Photo albums can bring those memories back, maybe with a wee tear in the eye.
We have the equivalent of God’s family photo album, in written, descriptive text in Hosea 11.
These are God’s memories of his son, his people Israel, sometimes referred to as Ephraim in the passage.
God’s memories that Israel has no memory of. Tender, poignant memories, yet laced with stark realism.
The youth had gone astray and left the parent heartbroken.
I’m aware that God’s story may be uncomfortably close to our own.
Family relationships do break down and that always causes heartache; with time for all the parties concerned. Some of you will have journeyed to dark places in this respect and you may still find yourself there. God knows – as this passage in Hosea reveals.
The poet, Samuel Taylor Coleridge, once had a discussion with a man.
The man argued that children should not be given any religious training, but should be free to choose their own faith when they were old enough to decide for themselves.
Coleridge later invited him into his garden.
It seems our Mr Coleridge was a great poet but not a great gardener.
“Do you call this a garden?” the visitor asked. “There are nothing but weeds here!”
“Well, you see,” Coleridge replied, “I did not wish to infringe upon the liberty of the garden in any way. I was just giving the garden a chance to express itself.”
The reality is – whether training or guidance is given, or not – people will follow their hearts.
God accused his son, Israel, of idolatry.
Sometimes we reduce that accusation to the worship of statues of stone or bronze or whatever, and that has nothing to do with the root of idolatry.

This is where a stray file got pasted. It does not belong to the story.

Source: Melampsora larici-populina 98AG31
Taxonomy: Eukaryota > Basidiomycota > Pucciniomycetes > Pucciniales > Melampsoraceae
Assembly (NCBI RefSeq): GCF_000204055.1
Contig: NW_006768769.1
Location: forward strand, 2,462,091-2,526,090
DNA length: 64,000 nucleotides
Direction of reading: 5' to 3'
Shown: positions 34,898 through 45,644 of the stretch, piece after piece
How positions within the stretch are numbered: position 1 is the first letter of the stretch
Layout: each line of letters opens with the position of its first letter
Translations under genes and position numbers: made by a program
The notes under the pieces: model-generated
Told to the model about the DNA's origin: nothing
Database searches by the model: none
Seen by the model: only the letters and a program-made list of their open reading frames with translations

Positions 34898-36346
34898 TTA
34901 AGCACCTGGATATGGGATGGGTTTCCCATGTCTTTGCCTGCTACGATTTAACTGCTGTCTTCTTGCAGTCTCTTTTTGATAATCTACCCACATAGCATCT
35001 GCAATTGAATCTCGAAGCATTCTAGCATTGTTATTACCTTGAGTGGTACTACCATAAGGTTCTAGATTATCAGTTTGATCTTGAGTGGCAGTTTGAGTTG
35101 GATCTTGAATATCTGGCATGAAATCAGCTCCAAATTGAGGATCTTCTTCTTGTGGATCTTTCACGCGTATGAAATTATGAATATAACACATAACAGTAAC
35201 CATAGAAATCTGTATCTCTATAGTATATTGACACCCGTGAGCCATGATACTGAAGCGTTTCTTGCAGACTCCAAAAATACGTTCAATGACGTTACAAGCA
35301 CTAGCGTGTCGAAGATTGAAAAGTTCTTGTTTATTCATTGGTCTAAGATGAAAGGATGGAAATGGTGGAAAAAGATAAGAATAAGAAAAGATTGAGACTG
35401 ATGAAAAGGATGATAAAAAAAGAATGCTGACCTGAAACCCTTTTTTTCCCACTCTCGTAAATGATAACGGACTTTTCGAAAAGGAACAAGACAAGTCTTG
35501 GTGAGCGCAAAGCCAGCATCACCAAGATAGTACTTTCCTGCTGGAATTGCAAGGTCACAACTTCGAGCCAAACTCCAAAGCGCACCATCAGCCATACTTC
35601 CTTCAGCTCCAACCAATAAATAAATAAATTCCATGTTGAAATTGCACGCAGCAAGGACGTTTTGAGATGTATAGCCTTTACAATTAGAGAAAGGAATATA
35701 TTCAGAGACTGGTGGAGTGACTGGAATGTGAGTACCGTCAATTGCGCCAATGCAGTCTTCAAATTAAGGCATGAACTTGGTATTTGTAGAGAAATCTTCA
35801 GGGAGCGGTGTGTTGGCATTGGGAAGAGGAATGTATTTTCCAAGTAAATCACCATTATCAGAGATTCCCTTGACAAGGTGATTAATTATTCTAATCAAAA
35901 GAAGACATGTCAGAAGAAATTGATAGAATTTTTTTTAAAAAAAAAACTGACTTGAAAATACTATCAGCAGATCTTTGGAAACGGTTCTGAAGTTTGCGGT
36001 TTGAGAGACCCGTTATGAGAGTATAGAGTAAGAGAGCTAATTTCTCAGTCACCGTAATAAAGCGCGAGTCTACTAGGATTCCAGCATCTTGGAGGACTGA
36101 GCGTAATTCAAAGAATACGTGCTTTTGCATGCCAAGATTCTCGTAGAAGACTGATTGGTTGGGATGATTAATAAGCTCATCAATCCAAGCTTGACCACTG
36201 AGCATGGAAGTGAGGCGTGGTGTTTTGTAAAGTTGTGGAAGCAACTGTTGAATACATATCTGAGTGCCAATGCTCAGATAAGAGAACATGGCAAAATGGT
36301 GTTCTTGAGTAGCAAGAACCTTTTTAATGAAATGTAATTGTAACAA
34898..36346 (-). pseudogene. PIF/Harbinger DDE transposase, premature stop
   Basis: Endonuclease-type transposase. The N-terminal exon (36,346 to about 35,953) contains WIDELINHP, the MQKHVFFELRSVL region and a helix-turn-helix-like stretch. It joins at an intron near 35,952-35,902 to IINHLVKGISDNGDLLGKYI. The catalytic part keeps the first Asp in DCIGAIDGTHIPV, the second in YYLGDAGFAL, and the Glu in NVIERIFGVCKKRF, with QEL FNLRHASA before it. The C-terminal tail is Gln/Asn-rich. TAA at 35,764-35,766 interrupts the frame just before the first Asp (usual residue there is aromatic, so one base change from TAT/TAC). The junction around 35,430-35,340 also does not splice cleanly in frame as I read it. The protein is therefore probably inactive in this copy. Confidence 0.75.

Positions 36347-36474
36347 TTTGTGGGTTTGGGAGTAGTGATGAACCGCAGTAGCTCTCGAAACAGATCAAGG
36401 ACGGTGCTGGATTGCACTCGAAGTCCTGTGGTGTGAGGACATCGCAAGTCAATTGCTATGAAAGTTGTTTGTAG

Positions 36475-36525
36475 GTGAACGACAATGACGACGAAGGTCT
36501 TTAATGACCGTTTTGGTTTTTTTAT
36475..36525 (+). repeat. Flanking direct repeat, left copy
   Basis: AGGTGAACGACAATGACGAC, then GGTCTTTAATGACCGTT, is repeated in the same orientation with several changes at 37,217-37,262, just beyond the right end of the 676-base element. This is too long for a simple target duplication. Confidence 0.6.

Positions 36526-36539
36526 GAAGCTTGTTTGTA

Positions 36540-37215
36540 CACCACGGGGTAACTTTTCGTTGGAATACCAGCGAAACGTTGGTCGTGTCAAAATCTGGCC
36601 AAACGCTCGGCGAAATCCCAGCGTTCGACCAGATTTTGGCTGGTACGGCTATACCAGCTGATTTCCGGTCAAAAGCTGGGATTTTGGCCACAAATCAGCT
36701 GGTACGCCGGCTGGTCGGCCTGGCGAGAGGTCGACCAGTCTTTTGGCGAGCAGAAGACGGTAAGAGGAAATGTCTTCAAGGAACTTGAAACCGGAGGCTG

Idolatry is the raising of ‘things’, whatever those things might be, to the ultimate.
Hideyoshi was a Japanese warlord who ruled over Japan in the late 1500s.
He commissioned a colossal statue of Buddha for a shrine in Kyoto.
It took 50,000 men five years to build, but the work had scarcely been completed when the earthquake of 1596 brought the roof of the shrine crashing down and wrecked the statue.
In a rage Hideyoshi shot an arrow at the fallen colossus.
“I put you here at great expense,” he shouted, “and you can’t even look after your own temple.”
God could accuse Hideyoshi of the same thing: I have put you, Hideyoshi, here, at great expense and you cannot even care for yourself.
In The Wounded Healer, Henri Nouwen retells a tale from ancient India.
Four royal brothers decided each to master a special ability. Time went by, and the brothers met to reveal what they had learned.
“I have mastered a science,” said the first, “by which I can take but a bone of some creature and create the flesh that goes with it.”
“I,” said the second, “know how to grow that creature’s skin and hair if there is flesh on its bones.”
The third said, “I am able to create its limbs if I have flesh, the skin, and the hair.”
“And I,” concluded the fourth, “know how to give life to that creature if its form is complete.”
Thereupon the brothers went into the jungle to find a bone so they could demonstrate their specialities.
As fate would have it, the bone they found was a lion’s.
One added flesh to the bone, the second grew hide and hair, the third completed it with matching limbs, and the fourth gave the lion life.
Shaking its mane, the ferocious beast arose and jumped on his creators. He killed them all and vanished contentedly into the jungle.
We too have the capacity to create what can devour us.
Goals and dreams can consume us. Possessions and property can turn and destroy us.
But God won’t.
We are told that he roars like a lion and we, instead of being eaten, will come trembling from the west to be returned to our homes in peace.
The wrath of God – the judgement of God – is not unto destruction but for restoration.
The same as the parent who takes down the photo album and remembers. Through all the emotions, for most, it is love that remains.
So much more so for our God.